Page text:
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South African Airways’ financial situation has been grim for a while now — the airline has lost money in each of the last seven years. Just like perpetually cash-hemorrhaging Alitalia, Africa’s second-largest airline (behind the also-beleaguered EgyptAir) has consistently relied on government funding to keep its operations going.
As reported by the BBC on Thursday, financial statements shown to South African government officials reveal that the airline is out of cash and may soon be unable to pay salaries. The state-owned airline is desperate for a short-term loan of 792 million rand (US$59 million) from the South African government, which will prop it up just enough to make it through October. Then, it’s predicted that the carrier will need another loan in December to fund its operations.
The airline, already short on money, took a liquidity hit after it was forced to settle a 2.3 billion rand (US$170 million) loan to Standard Chartered bank in June. With the airline’s investment rating downgraded to “junk” status in April, understandably the bank wasn’t interested in extending its loan.
While the airline is essentially insolvent, it’s not likely that it will go under any time soon. The South African government is a guarantor on the airline’s estimated 19.1 billion rand (US$1.43 billion) in outstanding loans. For both financial and political reasons, it’s in the government’s interest to continue to fund the airline through its recovery. A recent statement from the South African government reiterated this point:
Government will do everything in its power to ensure that the airline’s turnaround strategy is implemented. The airline remains a strategic asset and in its role as the flag carrier, it serves as an economic enabler with direct and indirect benefits across a wide range of economic activity.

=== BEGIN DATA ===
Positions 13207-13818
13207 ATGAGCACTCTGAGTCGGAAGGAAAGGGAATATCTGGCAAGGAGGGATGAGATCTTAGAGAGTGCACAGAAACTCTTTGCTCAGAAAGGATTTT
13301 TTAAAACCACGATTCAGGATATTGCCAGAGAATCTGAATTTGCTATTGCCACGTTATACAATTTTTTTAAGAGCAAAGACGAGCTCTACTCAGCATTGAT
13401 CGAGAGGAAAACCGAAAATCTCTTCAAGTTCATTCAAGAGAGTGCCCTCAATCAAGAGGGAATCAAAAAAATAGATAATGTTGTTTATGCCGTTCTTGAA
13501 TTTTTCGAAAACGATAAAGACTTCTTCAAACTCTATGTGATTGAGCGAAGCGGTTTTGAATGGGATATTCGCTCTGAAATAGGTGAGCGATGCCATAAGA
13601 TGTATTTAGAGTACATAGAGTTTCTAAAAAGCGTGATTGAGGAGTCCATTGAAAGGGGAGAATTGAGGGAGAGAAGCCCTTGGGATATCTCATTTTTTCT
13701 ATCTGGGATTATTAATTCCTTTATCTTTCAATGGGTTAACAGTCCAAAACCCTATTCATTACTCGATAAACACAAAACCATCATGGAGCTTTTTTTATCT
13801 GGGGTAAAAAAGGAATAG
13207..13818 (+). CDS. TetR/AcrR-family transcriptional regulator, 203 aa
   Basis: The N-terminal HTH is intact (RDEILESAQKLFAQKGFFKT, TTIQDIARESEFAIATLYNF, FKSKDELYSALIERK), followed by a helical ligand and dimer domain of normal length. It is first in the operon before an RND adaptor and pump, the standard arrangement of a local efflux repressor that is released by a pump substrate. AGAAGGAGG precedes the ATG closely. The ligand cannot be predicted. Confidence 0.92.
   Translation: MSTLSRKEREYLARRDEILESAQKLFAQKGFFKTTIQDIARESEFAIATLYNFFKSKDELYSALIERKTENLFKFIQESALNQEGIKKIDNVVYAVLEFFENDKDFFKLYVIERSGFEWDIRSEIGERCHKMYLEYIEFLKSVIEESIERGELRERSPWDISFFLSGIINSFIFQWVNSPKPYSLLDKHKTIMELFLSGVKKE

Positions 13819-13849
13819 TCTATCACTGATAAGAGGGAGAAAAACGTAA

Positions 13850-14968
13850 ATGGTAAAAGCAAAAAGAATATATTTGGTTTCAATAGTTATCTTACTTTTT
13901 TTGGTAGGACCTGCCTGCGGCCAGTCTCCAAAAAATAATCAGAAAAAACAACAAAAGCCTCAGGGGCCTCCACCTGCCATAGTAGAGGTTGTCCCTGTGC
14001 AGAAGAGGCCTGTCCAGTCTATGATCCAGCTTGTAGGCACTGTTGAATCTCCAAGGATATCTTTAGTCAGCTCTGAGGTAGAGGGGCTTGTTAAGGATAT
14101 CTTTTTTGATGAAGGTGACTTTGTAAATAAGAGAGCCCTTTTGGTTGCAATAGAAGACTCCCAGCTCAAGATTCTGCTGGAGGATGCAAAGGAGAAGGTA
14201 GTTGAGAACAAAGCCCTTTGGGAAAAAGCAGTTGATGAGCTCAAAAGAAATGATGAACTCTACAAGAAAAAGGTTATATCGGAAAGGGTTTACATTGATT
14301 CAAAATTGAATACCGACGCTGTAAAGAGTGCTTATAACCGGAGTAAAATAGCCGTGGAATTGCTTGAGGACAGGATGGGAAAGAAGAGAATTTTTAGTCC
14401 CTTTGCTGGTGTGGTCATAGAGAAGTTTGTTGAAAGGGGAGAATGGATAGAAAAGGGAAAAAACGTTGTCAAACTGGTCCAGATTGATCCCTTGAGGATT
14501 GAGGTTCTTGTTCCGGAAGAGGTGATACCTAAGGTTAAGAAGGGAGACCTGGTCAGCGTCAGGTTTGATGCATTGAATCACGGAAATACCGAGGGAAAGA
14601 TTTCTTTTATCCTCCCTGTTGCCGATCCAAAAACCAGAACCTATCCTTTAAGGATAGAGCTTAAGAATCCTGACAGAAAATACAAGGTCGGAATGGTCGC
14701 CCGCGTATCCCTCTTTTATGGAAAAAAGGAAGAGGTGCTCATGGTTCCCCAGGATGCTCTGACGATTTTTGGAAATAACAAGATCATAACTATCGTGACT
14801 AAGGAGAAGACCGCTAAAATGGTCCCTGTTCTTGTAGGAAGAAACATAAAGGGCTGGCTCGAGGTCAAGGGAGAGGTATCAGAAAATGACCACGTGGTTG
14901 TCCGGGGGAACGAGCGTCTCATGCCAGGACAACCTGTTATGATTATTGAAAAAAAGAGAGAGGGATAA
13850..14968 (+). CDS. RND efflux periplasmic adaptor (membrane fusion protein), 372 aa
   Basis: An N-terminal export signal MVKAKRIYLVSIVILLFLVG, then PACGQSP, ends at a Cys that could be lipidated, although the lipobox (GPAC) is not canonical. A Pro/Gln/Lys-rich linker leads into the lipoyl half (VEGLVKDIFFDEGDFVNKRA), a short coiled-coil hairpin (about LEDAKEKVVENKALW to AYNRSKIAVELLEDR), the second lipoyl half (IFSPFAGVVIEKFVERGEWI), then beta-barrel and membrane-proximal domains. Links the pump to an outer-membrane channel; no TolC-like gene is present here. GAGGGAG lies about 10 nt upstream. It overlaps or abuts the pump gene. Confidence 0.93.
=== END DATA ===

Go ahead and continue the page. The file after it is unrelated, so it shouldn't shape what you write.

With that said, it’s safe to assume that anyone traveling with SAA doesn’t have to be too worried about flights being grounded in the short-term. The airline is still rolling forward with its snazzy new A330 business-class product, which is far superior to its aging A340 biz product.
Hopefully some of that money can make it into the economy cabin as well. A month ago, I flew from Cape Town (CPT) to Johannesburg (JNB) and then onto Hong Kong (HKG) on an South African Airways A340-300 in economy. The easiest way of describing the flights is that it was straight out of the 1990s. The flight had wide seats, good service and decent food. But, for 15 hours of flying, the rudimentary seatback in-flight entertainment systems, aging seats and lack of power and Wi-Fi were downright painful.
Do you have any upcoming flights on South African Airways?
Know before you go.
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